Dr. Kimberly Handy
The Curriculum and Instructional Support Department of the Anchorage School District has begun the process of revising and re-sequencing the high school Language Arts and Social Studies curriculum in order to ensure alignment with the Common Core State Standards (CCSS) and other districts across the state and nation to improve student preparedness for postsecondary opportunities (Anchorage School District, 2012).
Currently, requirement for graduation: four credits of language arts and four credits of social studies—this total will remain the same, but the content and sequencing of the courses will include an up-to-date curriculum. According to Preston (2012), “The capacity for a school to align curriculum, instruction, and assessment to standards, and adopt them into classroom teaching, are the same skills needed to adapt and improve teaching to meet a variety of needs. Implementing new ideas into practice begins with a particular kind of planning that prepares teachers, defines instruction, and measures results. However, we struggle to find enough time to do this sufficiently; we fall short of becoming ready for classroom practice.” As a member of the alignment team, several areas required addressing to help teachers understand the new alignment of the CCSS: Essential Questions, Academic Plans, Learning Outcomes, and Success Criteria.
ü Essential Question:
1. What are Academic Plans and why do we have them?
ü Learning Outcomes:
1. Teachers will understand how and why the Academic Plans were created, what they are and are not.
2. Teachers will understand how and where to locate the plans.
3. Teachers will know whom to contact if they have questions about the content.
4. Teachers will know how to navigate the document.
ü Success Criteria:
1. I can restate the reasoning and process of revising the guides into Academic Plans.
2. I can easily locate and navigate the Academic Plan document.
3. I can identify the teachers to contact with questions about the content of the Academic Plan. (Anchorage School District, 2012)
According to Benjamin Bloom (1956), there are three distinctive domains of learning: Cognitive, Affective, and Psychomotor. According to Bloom (1956),
Cognitive: mental skills (Knowledge)
Affective: growth in feelings or emotional areas (Attitude)
Psychomotor: manual or physical skills (Skills)
By utilizing the different perspectives of Bloom’s Taxonomy along with test’s scores, educators are able to bring allusions through different lens, increase the complexity of text allowing students to become producers of knowledge and not just consumers of it. Allowing for a focus on multiple readings of a text, teaching students to navigate texts and grapple with comprehension, and increase attention to academic vocabulary (Handy, 2012).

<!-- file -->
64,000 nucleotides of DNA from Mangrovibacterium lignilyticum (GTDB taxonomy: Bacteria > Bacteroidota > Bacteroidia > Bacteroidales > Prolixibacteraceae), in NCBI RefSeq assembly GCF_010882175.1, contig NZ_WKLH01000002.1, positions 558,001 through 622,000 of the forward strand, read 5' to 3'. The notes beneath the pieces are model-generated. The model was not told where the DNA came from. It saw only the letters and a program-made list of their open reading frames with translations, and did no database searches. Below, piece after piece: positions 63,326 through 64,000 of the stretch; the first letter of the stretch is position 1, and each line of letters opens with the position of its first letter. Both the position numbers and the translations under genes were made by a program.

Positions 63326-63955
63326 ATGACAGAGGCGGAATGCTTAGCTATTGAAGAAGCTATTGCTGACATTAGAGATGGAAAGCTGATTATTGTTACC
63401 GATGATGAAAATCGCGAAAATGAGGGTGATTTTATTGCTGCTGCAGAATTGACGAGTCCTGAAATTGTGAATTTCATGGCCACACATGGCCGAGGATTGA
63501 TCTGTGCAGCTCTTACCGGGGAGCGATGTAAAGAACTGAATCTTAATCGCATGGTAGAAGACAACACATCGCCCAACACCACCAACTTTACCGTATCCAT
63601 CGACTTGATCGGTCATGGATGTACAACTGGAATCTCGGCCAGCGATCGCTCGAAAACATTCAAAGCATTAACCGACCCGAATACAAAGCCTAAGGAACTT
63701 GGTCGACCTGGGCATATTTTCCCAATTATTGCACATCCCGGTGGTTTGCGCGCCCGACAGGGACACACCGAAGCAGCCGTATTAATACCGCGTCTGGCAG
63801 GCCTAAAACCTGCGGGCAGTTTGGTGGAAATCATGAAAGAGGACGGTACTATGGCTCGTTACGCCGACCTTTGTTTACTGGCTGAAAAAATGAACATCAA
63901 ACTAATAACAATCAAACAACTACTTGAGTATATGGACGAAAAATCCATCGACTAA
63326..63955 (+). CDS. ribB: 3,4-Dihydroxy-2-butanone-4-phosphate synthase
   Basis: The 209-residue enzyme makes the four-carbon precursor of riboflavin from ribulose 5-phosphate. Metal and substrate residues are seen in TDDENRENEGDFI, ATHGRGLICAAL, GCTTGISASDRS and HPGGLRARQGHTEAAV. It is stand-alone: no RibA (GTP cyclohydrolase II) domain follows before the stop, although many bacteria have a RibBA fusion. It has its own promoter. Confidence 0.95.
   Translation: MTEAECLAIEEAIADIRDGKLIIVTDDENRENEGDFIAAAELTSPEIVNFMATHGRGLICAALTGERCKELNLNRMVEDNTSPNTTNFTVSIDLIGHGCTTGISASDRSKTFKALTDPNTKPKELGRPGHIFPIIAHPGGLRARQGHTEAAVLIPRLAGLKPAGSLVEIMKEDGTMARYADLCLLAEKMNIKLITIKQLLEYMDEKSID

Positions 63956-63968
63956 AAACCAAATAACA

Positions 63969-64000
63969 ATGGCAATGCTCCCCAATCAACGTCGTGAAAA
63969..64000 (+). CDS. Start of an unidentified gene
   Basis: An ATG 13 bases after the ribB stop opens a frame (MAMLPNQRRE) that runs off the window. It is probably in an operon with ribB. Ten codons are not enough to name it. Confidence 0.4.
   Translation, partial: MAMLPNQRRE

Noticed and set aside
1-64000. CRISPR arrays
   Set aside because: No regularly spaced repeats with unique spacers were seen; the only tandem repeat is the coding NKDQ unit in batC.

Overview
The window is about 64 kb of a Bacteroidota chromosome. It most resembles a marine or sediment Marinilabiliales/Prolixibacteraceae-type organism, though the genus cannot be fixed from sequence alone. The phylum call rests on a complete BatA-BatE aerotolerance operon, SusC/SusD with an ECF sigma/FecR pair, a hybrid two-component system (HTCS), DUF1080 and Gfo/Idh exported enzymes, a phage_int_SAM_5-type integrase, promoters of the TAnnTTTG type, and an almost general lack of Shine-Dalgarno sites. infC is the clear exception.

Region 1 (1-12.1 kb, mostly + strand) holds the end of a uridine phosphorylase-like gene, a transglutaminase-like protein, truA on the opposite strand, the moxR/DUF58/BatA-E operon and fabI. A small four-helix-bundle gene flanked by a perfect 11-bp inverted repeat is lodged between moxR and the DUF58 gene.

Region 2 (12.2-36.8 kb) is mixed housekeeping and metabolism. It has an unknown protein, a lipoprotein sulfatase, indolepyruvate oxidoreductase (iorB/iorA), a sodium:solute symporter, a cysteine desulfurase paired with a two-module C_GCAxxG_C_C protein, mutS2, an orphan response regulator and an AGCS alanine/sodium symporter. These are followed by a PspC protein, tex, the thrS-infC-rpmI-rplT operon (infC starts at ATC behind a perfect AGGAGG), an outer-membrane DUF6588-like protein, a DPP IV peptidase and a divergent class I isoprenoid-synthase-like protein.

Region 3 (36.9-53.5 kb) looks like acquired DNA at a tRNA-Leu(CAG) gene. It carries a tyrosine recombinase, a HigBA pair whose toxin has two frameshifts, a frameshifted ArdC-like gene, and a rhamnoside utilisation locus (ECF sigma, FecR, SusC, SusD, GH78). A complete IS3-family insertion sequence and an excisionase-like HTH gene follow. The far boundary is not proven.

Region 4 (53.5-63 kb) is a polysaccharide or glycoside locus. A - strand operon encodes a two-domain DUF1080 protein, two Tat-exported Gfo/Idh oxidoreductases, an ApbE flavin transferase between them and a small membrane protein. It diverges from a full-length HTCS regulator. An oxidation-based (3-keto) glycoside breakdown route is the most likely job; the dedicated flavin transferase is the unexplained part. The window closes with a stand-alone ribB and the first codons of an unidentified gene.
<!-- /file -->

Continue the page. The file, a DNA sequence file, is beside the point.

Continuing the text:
In order to obtain the best vocabulary environment for the student, a student must have exposure to certain tiered words, which will transition students from ordinary to complex terms, enriching their vocabulary as well as reading skills. Skills needed not only in English but all aspects of the educational environment (Handy, 2012).
Common Core State Standards
The Common Core State Standards (CCSS) will also play a major role in providing a safe environment for struggling learners, curricular expectations, and instructional considerations. An important component of this is, How will teachers follow the new imperatives placed upon them, how will they expect a higher demand from students, and set realistic expectations for the students and themselves? (Handy, 2012) Leu, Kinzer, Coiro, and Cammack (2004) explained, “Teachers become more important, though their role changes, within new literacy classrooms as today’s teacher is no longer the single source of knowledge and roles of students and teachers may even be reversed.” As educators also prepare students, who are native speakers of English, they must also contend with those that are not and English is a second or third language (Handy, 2012). According to The New Teacher Project (TNTP) (2012), “The Assessment of Classroom Effectiveness (ACE) Instructional Framework describes TNTP’s vision of excellent classroom practice for our Fellows and consists of nine competencies in three domains.” These competences are applicable when aligning the CCSS in classrooms as scaffolding techniques for learning, understanding, and retaining material.